by: Chris Robertson
With a little imagination and very little effort, you can transform your backyard into a natural habitat for birds. Whether you're an avid birdwatcher, or simply want to invite nature a little closer to your home, birdfeeders put down the welcome mat for our avian friends.
According to the Audubon Society (.audubon.org), a bird feeder comes in one of four basic designs. Ground feeders are flat and open, have a screened bottom, and rest off the ground and should be situated ten feet from nearby trees or bushes so that birds can fly away from any predators. Ground feeders can be made squirrel proof by utilizing wire mesh over the bird feeder.
Tube birdfeeders are cylindrical in shape and typically have openings that allow birds to access the seeds. They should be hung off the ground and, for maximum enjoyment, near a window so that family members can witness the wild birds that come to visit.
Suet and hopper bird feeders are typically shaped like houses. A suet bird feeder, made for wild birds that peck at the seed mixed into the suet, is usually hung, while a hopper bird feeder can either be hung or placed on a post for easy access by wild birds. A hopper bird feeder contains a large quantity of seed, which is released when the wild bird steps on the feeder trigger. Hopper birdfeeders attract both small and large birds, including the cardinal.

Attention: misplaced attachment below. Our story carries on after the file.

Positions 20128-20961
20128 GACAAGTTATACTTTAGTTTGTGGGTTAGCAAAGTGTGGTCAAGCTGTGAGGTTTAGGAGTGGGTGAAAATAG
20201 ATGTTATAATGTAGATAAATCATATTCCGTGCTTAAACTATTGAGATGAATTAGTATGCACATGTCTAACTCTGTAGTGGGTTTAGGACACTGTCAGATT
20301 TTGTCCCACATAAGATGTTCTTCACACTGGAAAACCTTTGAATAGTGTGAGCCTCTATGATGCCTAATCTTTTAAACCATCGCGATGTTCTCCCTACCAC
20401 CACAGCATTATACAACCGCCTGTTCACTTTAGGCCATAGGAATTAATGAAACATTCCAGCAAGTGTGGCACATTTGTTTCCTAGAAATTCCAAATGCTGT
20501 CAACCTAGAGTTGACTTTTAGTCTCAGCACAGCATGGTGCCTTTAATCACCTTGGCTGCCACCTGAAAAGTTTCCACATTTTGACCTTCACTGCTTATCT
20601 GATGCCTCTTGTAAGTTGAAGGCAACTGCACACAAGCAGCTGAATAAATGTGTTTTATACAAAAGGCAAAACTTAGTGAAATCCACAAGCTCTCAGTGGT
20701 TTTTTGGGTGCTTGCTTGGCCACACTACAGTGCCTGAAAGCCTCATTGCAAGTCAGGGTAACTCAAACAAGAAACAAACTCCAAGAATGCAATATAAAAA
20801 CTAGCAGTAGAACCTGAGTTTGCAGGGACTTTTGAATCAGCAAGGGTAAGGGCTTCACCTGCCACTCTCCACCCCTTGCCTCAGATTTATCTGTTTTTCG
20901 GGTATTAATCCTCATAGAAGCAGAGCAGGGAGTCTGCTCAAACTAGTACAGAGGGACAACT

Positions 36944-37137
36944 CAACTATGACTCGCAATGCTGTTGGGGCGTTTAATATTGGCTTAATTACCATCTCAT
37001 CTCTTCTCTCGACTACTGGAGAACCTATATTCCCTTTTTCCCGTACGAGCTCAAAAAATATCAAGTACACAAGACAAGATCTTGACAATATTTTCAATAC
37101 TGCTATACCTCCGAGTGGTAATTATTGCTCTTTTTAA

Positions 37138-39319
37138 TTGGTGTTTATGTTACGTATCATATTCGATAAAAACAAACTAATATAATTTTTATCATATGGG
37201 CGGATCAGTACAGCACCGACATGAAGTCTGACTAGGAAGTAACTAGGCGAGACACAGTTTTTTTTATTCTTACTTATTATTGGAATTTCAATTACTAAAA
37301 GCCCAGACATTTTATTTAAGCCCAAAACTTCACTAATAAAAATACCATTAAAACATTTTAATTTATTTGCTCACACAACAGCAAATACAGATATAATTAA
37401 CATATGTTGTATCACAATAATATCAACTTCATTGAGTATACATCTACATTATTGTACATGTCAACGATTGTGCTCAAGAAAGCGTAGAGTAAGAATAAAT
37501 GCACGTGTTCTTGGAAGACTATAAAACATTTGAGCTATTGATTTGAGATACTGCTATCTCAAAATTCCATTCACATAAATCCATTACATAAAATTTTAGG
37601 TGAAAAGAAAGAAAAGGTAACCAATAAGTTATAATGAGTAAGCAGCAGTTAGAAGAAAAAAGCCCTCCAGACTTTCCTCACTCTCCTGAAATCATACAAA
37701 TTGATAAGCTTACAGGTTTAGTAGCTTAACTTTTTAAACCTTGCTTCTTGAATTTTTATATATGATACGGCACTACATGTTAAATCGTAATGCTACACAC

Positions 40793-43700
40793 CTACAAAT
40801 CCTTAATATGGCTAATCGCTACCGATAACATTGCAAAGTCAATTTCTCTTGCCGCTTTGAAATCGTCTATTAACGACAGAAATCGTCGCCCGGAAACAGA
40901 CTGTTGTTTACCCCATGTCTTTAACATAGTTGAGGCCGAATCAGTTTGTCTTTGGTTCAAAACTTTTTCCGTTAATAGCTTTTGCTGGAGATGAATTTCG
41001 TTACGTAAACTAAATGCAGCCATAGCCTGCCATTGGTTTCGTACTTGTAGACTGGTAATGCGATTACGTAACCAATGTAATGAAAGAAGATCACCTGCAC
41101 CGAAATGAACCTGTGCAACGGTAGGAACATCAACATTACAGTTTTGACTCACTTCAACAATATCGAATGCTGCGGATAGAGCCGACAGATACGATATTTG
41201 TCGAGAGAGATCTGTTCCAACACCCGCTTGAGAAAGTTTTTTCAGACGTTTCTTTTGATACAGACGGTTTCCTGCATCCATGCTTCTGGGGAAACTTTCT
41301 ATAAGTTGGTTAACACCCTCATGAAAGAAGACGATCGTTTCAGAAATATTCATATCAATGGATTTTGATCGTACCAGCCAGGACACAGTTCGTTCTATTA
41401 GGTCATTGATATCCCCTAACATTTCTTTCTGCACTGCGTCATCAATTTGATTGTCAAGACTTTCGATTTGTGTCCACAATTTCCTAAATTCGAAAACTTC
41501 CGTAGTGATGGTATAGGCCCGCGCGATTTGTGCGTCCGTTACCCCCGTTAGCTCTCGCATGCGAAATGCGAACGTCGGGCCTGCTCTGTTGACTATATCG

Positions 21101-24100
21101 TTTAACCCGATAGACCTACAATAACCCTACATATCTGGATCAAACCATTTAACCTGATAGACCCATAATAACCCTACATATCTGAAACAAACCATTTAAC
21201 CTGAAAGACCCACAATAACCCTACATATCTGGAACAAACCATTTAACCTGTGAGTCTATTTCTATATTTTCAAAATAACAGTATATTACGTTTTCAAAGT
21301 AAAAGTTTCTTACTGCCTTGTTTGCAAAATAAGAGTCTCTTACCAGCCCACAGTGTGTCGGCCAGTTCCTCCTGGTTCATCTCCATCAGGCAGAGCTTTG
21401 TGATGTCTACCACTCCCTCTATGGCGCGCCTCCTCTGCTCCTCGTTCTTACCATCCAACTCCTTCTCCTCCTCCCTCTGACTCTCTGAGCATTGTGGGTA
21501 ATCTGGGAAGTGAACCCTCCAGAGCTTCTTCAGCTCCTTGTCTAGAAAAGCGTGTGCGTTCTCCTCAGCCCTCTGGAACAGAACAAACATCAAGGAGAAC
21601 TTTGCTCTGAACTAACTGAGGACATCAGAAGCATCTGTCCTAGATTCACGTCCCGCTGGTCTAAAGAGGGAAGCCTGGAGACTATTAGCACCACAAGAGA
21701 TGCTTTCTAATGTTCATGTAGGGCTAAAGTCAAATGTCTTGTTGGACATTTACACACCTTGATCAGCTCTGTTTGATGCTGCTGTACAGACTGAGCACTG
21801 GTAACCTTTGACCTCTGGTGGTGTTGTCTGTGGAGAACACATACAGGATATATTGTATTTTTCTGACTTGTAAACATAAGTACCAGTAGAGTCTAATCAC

Unlike the tube and hopper birdfeeders, the thistle bird feeder is designed with very small holes, allowing only small-beaked finches to access the food. Thistle birdfeeders should be hung, and can be made squirrel proof.
The Audubon Society also provides helpful tips on making your backyard friendly to hummingbirds by populating it with humming bird feeders. They suggest that you use several humming bird feeders and fill each with sugar water, being careful to avoid using red food coloring and honey. In addition, you should change the solution in the humming bird feeder weekly, or more often in hot weather.
It is certainly possible to make your own bird feeders, but there are several great birdfeeders available on the market, including those made by Droll Yankee, Opus, Woodllink, and Duncraft.
To get the most out of your bird watching experience, the Audubon Society suggests that you utilize several different types of bird feeders and that you place them at various heights and locations. In this way, you will attract a wide variety of wild birds. In addition, be sure that your efforts to create a backyard habitat don't harm the birds you are trying to attract. Keep birdfeeders three feet away from windows to avoid collisions, and make sure to keep your cat indoors.